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Political Monday: Dealing with Cuts in Defense

May 28, 2012

As the United States looks to reduce its overall budget deficit, it is natural for conservatives and liberals to push for cuts in areas outside their own interests. Generally speaking, for conservatives, it’s social programs.  For liberals, it’s defense spending.  Over the next few weeks, I will be writing about various areas of cuts and try to step beyond the “politics as usual” and look for what is really going on.  To that end, a look at a small sliver of proposed defense spending cuts sheds some light on the subject.

Andrea Shalal-Esa of Reuters reported on the effects of proposed cuts at the Joint Systems Manufacturing Center, Lima Tank Plant, in Lima Ohio[i], on the local Lima economy.  It is well worth your time to read her article as it takes spending cuts down to a personal level.  While Andrea’s article is politically neutral, I think stories like this will be the fodder for the current political season.  Unfortunately, both political camps will miss the point of her story; budget cuts have real impact on individuals.

Upon reflection though, I think the real culprit in this situation is the company running the Lima facility – General Dynamics.  In the spirit of full disclosure, I am very fond of General Dynamics.  I served in the US Navy’s Submarine Service and General Dynamics’ Electric Boat Division plays a large role in construction of safe and capable submarines.  That is not to blame them for budget cuts but more in how they react to budget cuts.  We must remember, our military is their customer.  By extension, that makes our government and ultimately, “We The People” their customers.

In business, management has the responsibility to return to investors the maximum amount of profit.  In the Lima case, they entered into a contract to run the facility for the government and produce tanks.  With the winding down of two wars, we have a surplus of tanks.  It is silly to spend over $6 million per tank on new ones, regardless of its impact on the Lima community.  In business, you must make the products the customer needs, not the product you want them to buy.  The question is not what can we do to keep the military buying unneeded tanks but what can we do to manufacture equipment at the facility until the military needs more tanks.  Companies supplying our military have for far too long depended on increased sales to maintain their profitability.  It is time that changes.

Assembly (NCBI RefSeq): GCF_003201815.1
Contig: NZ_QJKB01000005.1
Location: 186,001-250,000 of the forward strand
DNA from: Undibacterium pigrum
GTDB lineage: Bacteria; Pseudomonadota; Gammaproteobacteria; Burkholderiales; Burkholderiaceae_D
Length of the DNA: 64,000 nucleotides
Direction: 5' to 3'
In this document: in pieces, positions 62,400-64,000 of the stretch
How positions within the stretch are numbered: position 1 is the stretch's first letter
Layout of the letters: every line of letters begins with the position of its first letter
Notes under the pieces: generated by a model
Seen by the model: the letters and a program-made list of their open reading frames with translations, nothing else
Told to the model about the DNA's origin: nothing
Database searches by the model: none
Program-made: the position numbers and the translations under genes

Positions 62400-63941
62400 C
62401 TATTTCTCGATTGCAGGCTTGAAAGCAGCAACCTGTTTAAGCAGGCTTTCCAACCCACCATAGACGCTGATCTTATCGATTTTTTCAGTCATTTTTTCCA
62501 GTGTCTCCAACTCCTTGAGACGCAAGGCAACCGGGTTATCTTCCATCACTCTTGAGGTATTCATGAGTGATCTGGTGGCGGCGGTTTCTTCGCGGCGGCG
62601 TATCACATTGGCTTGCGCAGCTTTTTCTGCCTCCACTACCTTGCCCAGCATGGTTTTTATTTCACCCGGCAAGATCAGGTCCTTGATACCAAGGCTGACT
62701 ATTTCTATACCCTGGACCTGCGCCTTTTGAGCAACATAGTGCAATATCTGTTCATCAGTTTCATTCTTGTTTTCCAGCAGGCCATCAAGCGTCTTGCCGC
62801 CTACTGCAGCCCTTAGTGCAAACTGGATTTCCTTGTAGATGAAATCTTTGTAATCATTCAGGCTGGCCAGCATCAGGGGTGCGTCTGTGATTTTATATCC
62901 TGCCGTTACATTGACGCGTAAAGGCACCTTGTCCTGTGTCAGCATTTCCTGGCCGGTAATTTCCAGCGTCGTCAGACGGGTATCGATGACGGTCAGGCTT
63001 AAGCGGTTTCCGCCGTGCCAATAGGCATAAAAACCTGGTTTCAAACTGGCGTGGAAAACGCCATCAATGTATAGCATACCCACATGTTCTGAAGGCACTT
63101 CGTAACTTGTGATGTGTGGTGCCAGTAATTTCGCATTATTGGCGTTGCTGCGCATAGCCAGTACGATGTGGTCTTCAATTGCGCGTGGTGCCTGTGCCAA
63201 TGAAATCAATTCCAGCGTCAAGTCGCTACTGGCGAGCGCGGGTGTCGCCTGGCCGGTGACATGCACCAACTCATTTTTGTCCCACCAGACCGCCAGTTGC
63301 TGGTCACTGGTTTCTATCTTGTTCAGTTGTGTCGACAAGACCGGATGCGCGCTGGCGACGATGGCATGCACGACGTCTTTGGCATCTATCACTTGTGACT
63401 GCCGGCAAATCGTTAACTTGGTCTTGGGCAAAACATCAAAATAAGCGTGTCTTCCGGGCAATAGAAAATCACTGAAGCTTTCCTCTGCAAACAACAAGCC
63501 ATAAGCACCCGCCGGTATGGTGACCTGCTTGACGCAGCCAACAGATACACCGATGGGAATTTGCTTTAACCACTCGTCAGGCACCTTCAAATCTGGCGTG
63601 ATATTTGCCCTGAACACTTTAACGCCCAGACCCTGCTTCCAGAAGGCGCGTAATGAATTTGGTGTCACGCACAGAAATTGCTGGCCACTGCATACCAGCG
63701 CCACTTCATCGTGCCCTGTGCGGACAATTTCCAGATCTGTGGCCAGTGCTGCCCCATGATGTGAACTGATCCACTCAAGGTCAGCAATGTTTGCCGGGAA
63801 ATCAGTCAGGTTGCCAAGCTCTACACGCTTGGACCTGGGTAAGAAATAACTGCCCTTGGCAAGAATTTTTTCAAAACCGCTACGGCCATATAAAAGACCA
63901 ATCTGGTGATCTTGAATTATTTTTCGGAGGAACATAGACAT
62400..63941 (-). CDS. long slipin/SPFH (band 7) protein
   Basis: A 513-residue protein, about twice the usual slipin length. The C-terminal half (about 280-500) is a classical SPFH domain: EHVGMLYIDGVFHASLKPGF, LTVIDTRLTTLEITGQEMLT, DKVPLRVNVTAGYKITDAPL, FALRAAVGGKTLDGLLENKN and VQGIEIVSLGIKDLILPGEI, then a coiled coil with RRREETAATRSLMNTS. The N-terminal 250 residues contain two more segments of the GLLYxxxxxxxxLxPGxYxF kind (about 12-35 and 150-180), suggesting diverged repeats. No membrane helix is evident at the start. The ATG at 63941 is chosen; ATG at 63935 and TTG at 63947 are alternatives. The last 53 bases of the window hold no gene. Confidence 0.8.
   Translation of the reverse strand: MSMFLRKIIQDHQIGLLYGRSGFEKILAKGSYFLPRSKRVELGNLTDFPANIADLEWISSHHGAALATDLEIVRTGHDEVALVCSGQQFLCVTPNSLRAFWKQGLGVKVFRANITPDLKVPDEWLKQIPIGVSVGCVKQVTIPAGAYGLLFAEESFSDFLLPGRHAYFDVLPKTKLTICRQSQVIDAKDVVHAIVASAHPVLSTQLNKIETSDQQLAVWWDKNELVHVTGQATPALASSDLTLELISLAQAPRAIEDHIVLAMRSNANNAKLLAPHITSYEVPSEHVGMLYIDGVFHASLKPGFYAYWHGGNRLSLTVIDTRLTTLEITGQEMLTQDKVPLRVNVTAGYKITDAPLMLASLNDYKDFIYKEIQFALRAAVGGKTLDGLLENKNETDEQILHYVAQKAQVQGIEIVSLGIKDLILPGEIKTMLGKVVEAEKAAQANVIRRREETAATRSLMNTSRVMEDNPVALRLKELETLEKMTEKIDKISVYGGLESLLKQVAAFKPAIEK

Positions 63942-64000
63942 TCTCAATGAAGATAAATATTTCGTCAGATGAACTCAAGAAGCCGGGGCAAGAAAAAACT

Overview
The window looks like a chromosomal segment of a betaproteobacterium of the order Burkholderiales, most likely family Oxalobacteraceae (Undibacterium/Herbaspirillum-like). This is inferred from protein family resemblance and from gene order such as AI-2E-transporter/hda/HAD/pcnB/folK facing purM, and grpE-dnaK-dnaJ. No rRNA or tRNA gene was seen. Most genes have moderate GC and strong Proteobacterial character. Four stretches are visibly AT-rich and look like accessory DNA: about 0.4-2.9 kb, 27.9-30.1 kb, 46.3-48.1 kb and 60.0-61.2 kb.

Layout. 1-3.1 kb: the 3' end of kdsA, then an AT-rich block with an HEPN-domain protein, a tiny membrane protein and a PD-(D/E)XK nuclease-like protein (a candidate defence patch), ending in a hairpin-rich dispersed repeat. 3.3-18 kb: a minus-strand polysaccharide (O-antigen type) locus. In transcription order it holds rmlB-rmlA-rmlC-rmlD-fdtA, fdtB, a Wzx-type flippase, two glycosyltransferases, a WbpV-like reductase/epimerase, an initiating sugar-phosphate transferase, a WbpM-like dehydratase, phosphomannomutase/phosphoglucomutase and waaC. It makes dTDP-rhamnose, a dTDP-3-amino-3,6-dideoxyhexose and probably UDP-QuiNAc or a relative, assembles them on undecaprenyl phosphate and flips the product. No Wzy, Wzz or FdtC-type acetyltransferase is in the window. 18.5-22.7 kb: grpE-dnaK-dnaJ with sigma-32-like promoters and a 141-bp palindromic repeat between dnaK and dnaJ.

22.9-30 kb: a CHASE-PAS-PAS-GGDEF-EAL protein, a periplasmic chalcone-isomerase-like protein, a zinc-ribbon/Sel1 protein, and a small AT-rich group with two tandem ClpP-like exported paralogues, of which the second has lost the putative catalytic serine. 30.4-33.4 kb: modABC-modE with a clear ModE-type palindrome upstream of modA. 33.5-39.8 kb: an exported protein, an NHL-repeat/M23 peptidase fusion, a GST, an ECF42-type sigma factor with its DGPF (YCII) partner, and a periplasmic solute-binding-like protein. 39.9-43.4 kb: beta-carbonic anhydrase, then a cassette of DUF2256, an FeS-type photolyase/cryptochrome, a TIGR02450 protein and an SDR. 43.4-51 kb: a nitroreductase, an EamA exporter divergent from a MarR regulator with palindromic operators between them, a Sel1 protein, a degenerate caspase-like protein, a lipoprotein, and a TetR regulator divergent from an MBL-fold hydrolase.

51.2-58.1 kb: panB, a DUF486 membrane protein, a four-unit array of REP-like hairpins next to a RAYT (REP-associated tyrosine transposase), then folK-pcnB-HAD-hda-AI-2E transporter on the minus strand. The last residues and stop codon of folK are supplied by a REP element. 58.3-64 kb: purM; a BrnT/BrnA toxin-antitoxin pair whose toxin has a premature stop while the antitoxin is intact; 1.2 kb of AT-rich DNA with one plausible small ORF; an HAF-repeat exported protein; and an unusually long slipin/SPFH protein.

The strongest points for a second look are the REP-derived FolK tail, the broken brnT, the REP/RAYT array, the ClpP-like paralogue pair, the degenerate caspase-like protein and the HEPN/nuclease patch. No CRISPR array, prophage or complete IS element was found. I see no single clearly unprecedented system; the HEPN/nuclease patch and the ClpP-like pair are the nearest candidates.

General Dynamics knows this.  Their latest acquisition of IPWireless Inc. shows they understand the need to diversify.  So how do we help them keep the Lima plant operational in the near-term?  This is the question our politicians need to answer; this is where their rhetoric fails.  The plant needs to remain operational in regards to manufacturing but idol in regards to building tanks.

The point is, it is not a political question as much as it is a one of practicality.  We need the ability to manufacture tanks but we cannot afford to pay for tanks just to keep the plant working.  Just off the top of my head, one obvious task the plant can take on is refitting and refurbishing tanks for overhaul.  As the number return from our combat zones, they will overwhelm the depot-level repair facilities.  Another task might be the recycling of tanks that reach the end of their planned life cycle.  It is up to General Dynamics to find useful work to keep their employees working, not the federal government.  Of course, it is in the government’s best interest to assist them in finding such tasking.

Another point to keep in mind when you hear a politician blast the opposing party for their lack of leadership on this particular issue, neither party shows any leadership.  The conservatives simply want to keep buying new weapons, the budget be damned, and the liberals want to slash production without thinking about the long-term effect on our national security.  Of course, I generalize but you get the point.

Today is Memorial Day.  Perhaps it is fitting to take on this subject on a day we honor the brave men and women that have kept our nation safe since before we were even an independent country.  We owe it to them, and the current men and women keeping us safe to spend each penny wisely.  We must give them the equipment they need.  We need to be frugal so we can afford to do just that.  Wasteful spending is just as unpatriotic as not spending at all.  We need companies like General Dynamics to do their part and keep the Lima plant open and working so, they can respond quickly when the demand for tanks returns.  We need their creativity to find ways to keep it operational.  This will make General Dynamics a true partner to our freedom and not just the beneficiary of unbridled defense spending.

 

 


[i] Shalal-Esa, Andrea. “U.S. Defense Cuts Hit Home at Ohio Tank Plant.” Reuters. Thomson Reuters, 24 May 2012. Web. 28 May 2012.
<http://www.reuters.com/article/2012/05/24/us-usa-defense-ohio-idUSBRE84N1DW20120524>.

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